3 affected by county pay grade plan

Published 9:00 am Wednesday, August 2, 2017

County officials hope to make a minor alteration to the recently approved pay grades for county employees after determining three would actually take a pay cut.

During the July 26 meeting, the Clark County Fiscal Court voted 4-3 to approve a pay grade plan, which assigned grades and steps based on an employee’s current salary. Magistrate Greg Elkins, who developed the assignments, said his intent was to make sure no current employees lost money.

Clark County Judge-Executive Henry Branham said his staff examined the numbers and found three instances where employees would lose money, if they stayed in the assigned grade and step.

Email newsletter signup

Each position within county government is assigned a grade, which then contains 40 steps to account for annual and longevity increases.

During the meeting, Elkins said he placed employees in the closest grade and step to their current salary, which meant several got a slight increase.

Following a lengthy discussion, Elkins’ motion added a mechanism for the fiscal court to approve necessary alterations for county employees.

Branham found three who would lose money as they were currently assigned: one in the road department who would lose nine cents an hour and one in the home incarceration who would lose one cent an hour. A third employee was recently promoted within the fire department, which was not accounted for in the assignment, Branham said.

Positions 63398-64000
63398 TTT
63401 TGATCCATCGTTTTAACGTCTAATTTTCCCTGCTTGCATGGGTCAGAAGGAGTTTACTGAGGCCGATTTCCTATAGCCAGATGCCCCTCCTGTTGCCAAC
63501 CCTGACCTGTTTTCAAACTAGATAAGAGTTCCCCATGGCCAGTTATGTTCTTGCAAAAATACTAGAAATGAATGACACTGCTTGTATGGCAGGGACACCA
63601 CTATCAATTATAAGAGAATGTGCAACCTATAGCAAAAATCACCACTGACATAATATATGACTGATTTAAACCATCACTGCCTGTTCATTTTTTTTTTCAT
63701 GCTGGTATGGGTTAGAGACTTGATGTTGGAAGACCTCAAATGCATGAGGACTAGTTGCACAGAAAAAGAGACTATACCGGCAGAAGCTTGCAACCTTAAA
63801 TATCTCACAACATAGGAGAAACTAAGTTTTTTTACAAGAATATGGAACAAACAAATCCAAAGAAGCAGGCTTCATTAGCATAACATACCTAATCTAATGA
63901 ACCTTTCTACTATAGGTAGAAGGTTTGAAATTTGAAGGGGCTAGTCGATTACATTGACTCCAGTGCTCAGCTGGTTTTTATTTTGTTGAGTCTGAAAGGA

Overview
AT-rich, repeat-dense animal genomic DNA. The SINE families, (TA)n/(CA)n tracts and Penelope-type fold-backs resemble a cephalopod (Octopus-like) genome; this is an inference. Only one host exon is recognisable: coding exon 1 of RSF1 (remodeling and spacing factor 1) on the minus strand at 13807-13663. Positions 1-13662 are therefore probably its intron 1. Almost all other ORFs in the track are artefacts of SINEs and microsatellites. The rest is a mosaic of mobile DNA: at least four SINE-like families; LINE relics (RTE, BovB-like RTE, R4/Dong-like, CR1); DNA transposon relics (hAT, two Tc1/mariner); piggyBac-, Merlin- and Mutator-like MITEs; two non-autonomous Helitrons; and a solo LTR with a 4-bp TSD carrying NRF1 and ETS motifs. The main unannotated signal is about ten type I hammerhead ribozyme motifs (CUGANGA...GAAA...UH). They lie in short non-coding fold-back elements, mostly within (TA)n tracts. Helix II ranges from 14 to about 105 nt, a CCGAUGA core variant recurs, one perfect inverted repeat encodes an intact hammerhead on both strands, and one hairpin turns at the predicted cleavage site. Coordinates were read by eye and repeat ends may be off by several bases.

“Everyone else at least received an increase or were flat,” Branham said.

During the Aug. 9 meeting, Branham said he would present an order for those employees to be corrected. Branham said he would also ask the court to make it retroactive to July 26, when the court approved the grades and steps.

The road department employee would then go from $12.30 an hour to $12.33 and the home incarceration worker would go from $13.73 to $13.86. Both of those were moved to the next higher step in pay, Branham said.

The county firefighter, who was promoted, would change grades and see an increase from $10.35 an hour to $11.07, he said.

There are a handful of county employees who don’t fall within the new structure and make less than the minimum salary, including deputy coroners and those working in the county attorney’s office, Branham said. The county pays a stipend for the county attorney’s staff, instead of a full salary. Gary Epperson and his staff are paid from multiple sources, including state emergency management, solid waste and the Chemical Stockpile Emergency Preparedness Program.

Those situations will have to be addressed by the fiscal court as well, he said.

“The biggest challenge is because we pay a stipend, we don’t pay their full salary,” Branham said.

Elected officials are not subject to the grades and steps.

About Fred Petke

Fred Petke is a reporter for The Winchester Sun, the Jessamine Journal and the State Journal. His beats include cops, courts, fire, public records, city and county government and other news. To contact Fred, email fred.petke@bluegrassnewsmedia.com or call 859-759-0051.

email author More by Fred